Capitol Hill October 9th. 1807.
With much diffidence I am going to address you on a subject which I presume is not new to you. It is on the appointment of a Librarian of both houses of Congress.
My desire is to offer to you, as a fit person for that office, a young gentleman of Alexandria, a native of that place, whose name is William F. Gray. He is well qualified for that place in every respect; is genteel in his person; well informed in science & literature; possesses a capacity far above that which falls to the lot of mankind, generally; his moral and political sentiments are of the purest kind; and for veracity his superior exists not. His habits & manners are economical & plain, therefore improvement, rather than salary, is his principal object. He has been for seven years past engaged in the book business, and has a perfect knowledge of the binding of books, which latter acquirement I should suppose very benificial as librarian
His not having many friends in this place acquainted with his character, & being totally unknown to you, sir, has induced him to apply through me, being the only person, perhaps, in this City, of whom you have knowledge enough to place reliance on what may be said in his favour.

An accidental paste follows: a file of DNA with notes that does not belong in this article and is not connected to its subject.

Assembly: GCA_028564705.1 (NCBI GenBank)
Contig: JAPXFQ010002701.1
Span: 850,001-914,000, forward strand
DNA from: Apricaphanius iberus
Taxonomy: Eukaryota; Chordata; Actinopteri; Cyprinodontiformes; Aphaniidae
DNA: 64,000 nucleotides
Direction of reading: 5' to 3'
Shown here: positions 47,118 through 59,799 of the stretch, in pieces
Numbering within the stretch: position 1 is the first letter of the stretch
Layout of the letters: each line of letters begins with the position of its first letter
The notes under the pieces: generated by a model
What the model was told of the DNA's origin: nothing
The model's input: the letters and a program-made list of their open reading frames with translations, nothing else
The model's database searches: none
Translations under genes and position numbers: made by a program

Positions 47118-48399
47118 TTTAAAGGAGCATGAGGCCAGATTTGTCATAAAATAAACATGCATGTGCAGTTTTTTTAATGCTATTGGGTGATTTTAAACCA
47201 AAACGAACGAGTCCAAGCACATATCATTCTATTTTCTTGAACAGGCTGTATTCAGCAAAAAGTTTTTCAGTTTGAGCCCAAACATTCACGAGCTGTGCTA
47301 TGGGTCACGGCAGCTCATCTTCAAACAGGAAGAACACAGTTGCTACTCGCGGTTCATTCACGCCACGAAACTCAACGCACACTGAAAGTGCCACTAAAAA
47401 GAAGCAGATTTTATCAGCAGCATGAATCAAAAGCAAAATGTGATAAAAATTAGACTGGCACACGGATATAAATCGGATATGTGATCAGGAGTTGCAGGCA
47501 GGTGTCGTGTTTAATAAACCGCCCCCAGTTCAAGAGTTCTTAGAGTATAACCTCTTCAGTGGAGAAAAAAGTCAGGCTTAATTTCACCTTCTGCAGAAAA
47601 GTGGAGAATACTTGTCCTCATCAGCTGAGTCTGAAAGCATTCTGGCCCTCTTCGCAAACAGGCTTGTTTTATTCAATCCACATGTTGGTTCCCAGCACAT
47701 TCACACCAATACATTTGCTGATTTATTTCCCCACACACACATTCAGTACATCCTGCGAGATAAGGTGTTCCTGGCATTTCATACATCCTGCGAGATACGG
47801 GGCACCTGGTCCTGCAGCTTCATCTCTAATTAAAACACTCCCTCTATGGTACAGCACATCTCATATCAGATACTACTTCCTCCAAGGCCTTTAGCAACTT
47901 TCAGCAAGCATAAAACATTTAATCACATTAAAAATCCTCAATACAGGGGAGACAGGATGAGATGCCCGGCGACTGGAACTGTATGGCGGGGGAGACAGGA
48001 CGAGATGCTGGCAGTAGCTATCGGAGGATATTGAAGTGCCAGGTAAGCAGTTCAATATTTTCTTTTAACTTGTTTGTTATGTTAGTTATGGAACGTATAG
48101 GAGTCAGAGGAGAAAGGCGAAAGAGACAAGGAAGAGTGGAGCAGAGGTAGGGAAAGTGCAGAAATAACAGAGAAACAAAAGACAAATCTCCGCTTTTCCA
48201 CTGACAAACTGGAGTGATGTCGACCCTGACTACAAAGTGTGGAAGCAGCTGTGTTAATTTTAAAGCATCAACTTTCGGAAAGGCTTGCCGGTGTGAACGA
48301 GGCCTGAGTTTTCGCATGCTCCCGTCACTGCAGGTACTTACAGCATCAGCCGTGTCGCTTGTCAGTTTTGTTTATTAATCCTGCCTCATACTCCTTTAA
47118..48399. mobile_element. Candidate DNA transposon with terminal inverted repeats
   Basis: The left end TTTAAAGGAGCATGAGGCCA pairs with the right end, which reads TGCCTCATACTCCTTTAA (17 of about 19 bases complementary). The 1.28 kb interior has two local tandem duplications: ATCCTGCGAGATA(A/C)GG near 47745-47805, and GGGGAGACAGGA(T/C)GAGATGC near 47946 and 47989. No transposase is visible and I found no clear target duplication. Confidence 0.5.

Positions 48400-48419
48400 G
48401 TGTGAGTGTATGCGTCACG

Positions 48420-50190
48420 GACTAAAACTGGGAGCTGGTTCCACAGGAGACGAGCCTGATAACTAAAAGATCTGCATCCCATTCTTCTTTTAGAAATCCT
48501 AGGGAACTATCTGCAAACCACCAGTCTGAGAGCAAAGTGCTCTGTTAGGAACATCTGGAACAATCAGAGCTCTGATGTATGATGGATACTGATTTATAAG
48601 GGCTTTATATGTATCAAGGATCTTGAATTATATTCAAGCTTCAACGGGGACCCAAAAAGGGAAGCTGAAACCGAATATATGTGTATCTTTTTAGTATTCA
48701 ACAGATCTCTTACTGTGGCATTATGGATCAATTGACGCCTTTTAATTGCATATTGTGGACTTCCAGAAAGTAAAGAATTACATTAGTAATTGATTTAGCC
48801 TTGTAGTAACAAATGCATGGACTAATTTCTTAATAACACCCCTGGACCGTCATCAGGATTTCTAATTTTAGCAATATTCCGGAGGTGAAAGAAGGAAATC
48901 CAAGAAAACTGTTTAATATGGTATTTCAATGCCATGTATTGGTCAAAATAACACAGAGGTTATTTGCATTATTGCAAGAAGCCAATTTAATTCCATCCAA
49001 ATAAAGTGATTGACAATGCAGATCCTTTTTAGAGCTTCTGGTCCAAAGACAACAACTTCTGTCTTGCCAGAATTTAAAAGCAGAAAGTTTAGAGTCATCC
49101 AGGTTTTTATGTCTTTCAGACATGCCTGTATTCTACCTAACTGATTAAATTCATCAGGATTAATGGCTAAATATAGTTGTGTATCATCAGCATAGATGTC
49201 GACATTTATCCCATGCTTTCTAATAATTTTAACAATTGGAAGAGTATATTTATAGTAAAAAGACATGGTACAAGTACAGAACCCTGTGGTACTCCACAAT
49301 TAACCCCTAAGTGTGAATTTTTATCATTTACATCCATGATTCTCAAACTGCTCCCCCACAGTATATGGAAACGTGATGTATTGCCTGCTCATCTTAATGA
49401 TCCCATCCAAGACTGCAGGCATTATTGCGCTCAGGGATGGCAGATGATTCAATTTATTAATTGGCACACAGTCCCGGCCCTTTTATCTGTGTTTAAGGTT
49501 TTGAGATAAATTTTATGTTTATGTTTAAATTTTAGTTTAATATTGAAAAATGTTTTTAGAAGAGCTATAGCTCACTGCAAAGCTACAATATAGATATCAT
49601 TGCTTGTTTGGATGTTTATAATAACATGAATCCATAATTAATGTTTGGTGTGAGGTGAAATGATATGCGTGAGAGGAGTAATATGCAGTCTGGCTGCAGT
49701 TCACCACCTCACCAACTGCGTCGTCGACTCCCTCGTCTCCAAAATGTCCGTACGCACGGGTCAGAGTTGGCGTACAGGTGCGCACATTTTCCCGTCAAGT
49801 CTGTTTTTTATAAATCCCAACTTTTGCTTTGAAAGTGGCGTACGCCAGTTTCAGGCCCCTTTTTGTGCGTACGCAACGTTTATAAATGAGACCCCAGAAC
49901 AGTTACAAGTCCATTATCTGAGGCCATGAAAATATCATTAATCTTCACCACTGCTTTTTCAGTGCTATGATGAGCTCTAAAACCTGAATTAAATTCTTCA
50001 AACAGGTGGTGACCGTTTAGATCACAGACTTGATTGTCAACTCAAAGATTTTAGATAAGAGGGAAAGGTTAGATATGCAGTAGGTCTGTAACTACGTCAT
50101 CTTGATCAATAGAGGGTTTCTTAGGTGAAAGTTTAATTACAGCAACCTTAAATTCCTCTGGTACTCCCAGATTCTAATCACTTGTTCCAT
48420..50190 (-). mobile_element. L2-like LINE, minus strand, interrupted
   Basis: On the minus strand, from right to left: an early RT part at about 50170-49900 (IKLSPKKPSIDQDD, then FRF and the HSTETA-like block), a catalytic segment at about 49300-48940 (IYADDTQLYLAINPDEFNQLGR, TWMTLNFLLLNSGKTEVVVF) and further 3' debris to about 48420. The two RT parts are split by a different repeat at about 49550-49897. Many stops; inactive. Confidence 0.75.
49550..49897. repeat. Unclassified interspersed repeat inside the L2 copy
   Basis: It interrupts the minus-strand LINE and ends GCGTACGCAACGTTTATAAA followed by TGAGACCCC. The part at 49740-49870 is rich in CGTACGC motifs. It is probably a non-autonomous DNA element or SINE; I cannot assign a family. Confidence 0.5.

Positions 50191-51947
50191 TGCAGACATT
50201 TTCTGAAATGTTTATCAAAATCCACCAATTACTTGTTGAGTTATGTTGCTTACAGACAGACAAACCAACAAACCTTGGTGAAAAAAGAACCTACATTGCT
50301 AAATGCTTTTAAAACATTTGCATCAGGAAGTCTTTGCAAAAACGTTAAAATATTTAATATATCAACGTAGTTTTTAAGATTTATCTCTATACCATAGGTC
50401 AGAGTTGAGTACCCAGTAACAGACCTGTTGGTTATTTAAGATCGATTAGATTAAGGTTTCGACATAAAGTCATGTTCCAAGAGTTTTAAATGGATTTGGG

In rendering him this service I have only done a duty which I think one man owes to another in similar circumstances; and although I have little reason to believe that my recommendation can bear much against many others which have, or may hereafter be made, yet I have the satisfaction to believe that they have sprung from a conscientiousness that intrinsic merit & not names or professions is the guide by which you are governed in selecting for office, so far as you can have the means of assertaining the fact.
With an honest view I have presumed to offer you a young gentleman of merit & rising talents; and in whom, I am happy to think, no person will ever be deceived.
With great respect, I have the honor to be, your excellency’s Mo ob Servt.
DNA: RG 59—LAR—Letters of Application and Recommendation.